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I totally couldn't understand what is trying to be said because of the complex grammatical structures and ambiguous words. Here is the full sentence:

God to him was the incarnation of the pure Intellect, a being whose activity was the contemplation of his own perfection, one whom Philosophy might imitate but whom prayers could never move, to the sublime indifference of whose passionless wisdom what were the sons of men, their desires or their sins?

where did the question mark come from? What is the writer trying to say with 'whom prayers could never move'? Move? I'd be glad if you can use simpler phrases, commas and full stops and synonyms to help me understand the sentence.

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It's hard to explain the sentence exactly, without knowing where it's from. Every kind of theology and philosophy uses words in its own special way. Also, it's an ugly and very old-fashioned sentence, and hard to understand, even for educated, native speakers of English.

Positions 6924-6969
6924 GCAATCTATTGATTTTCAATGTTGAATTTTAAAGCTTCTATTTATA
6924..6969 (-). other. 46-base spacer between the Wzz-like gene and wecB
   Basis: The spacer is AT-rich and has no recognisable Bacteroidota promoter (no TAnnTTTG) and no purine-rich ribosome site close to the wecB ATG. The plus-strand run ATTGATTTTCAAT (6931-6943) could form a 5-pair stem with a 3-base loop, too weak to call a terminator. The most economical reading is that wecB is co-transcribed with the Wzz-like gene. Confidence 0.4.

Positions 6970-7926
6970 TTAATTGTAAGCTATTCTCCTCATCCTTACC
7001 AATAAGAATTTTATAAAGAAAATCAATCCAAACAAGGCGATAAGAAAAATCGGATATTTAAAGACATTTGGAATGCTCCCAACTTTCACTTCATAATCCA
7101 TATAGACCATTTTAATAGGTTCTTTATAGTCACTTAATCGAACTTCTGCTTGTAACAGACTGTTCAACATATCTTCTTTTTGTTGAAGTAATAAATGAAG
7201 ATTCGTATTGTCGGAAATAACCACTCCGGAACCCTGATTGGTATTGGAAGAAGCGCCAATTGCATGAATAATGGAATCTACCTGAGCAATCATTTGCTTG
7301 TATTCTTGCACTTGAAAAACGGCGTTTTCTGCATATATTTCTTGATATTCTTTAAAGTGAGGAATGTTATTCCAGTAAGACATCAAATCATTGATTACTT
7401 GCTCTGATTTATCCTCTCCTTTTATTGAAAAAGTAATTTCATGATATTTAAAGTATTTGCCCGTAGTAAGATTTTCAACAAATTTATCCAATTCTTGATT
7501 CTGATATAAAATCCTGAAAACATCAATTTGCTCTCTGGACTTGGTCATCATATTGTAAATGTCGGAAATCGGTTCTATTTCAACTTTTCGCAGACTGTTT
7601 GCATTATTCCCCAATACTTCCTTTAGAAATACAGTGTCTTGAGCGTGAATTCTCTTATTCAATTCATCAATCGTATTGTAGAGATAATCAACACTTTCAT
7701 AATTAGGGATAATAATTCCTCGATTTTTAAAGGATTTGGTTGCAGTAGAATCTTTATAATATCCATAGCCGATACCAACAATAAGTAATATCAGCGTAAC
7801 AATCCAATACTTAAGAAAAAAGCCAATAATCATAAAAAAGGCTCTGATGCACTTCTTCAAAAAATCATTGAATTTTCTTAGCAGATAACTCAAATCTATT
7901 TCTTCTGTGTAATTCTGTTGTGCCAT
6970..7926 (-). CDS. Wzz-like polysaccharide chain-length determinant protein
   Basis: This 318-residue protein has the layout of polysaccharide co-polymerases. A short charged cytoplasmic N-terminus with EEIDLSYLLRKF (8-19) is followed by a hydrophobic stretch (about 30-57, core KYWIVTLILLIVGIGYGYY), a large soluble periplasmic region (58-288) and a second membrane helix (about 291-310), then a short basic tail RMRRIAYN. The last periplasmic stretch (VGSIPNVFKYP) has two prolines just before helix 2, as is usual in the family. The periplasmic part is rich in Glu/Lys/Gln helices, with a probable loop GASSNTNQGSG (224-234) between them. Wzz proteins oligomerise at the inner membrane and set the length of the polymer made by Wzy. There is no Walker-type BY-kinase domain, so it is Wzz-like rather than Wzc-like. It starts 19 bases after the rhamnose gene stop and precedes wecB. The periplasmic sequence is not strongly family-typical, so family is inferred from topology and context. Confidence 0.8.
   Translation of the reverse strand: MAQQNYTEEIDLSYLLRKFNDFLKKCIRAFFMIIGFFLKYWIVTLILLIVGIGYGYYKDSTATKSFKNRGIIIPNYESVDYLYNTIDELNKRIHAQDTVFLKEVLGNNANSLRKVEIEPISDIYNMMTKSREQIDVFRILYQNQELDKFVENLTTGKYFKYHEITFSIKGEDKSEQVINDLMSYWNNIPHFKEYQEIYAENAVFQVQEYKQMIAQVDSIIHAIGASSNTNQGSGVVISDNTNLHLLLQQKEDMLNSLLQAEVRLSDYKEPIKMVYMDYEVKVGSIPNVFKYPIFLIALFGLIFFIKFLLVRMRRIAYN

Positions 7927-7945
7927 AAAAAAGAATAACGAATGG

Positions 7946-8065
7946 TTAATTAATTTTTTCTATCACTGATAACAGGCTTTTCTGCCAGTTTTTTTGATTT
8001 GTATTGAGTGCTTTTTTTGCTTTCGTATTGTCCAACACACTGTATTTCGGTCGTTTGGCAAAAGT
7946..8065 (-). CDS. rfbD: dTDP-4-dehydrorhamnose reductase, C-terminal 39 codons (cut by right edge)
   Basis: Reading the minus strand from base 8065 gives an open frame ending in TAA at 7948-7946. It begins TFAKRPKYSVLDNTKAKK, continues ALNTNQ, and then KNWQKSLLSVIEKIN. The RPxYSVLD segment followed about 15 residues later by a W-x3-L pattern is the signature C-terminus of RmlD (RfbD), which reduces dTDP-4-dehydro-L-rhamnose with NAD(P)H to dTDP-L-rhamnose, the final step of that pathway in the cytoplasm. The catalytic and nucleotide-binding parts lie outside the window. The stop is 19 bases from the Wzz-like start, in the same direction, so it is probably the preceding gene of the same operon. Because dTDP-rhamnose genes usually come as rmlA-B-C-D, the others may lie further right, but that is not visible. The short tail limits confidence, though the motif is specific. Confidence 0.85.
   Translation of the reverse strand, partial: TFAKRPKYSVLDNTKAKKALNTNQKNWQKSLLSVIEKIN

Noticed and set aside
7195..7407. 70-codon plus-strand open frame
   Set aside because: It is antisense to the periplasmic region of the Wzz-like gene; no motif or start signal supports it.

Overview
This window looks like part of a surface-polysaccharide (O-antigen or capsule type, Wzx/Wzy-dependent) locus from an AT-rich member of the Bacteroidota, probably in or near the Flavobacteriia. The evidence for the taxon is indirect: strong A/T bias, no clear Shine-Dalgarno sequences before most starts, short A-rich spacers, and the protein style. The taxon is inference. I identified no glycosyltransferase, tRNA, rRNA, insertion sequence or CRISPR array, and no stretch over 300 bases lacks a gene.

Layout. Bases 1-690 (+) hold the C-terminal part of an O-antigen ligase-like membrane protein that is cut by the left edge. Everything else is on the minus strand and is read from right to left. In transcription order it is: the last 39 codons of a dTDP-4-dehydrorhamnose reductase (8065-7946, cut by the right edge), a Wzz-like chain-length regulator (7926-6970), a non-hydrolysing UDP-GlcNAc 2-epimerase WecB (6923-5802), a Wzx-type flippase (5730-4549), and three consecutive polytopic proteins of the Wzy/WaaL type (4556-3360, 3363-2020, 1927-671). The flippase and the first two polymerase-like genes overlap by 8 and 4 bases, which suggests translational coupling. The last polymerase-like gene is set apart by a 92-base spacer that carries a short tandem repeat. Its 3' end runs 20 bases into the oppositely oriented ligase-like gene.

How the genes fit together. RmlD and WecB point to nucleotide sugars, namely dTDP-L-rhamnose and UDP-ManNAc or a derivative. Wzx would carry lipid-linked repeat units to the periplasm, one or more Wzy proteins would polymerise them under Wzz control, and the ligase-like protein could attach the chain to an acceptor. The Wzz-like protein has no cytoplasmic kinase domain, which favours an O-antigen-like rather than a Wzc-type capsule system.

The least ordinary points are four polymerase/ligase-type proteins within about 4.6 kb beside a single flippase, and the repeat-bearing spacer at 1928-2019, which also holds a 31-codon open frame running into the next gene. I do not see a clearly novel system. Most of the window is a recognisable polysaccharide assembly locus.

However, here's an attempt to simplify it. I'll break it into phrases first:

God to him was the incarnation of the pure Intellect

He believed that God was the embodiment of pure Intelligence ...

a being whose activity was the contemplation of his own perfection,

... and that all God does is to be aware of how perfect He [God] is, ...

one whom Philosophy might imitate but whom prayers could never move,

... and philosophy could try to be like God, but nobody could make God do anything different by praying ...

to the sublime indifference of whose passionless wisdom what were the sons of men, their desires or their sins?

... God was wise in a cold way. He didn't care about people's wishes or sins. Did he?

Move is used in a deliberately ambiguous way here, I think - meaning both to "change from one state, opinion, or activity to another", and to "arouse a strong feeling, especially of sorrow or sympathy, in (someone)". The implication is that prayers can't make God feel sorry for the person who prays, or make God do anything to help them.

What were ... ? This is a rhetorical question. It's another way of saying that people meant nothing to God (as the person in the sentence imagined God).

To put that all together in a simple way, I'd say:

He thought that God was just a mind that looked at itself. He thought people could try to copy God by doing philosophy, but they couldn't influence God at all. He thought that God didn't care much about what people wanted or did, because God was wise in a totally unemotional way.

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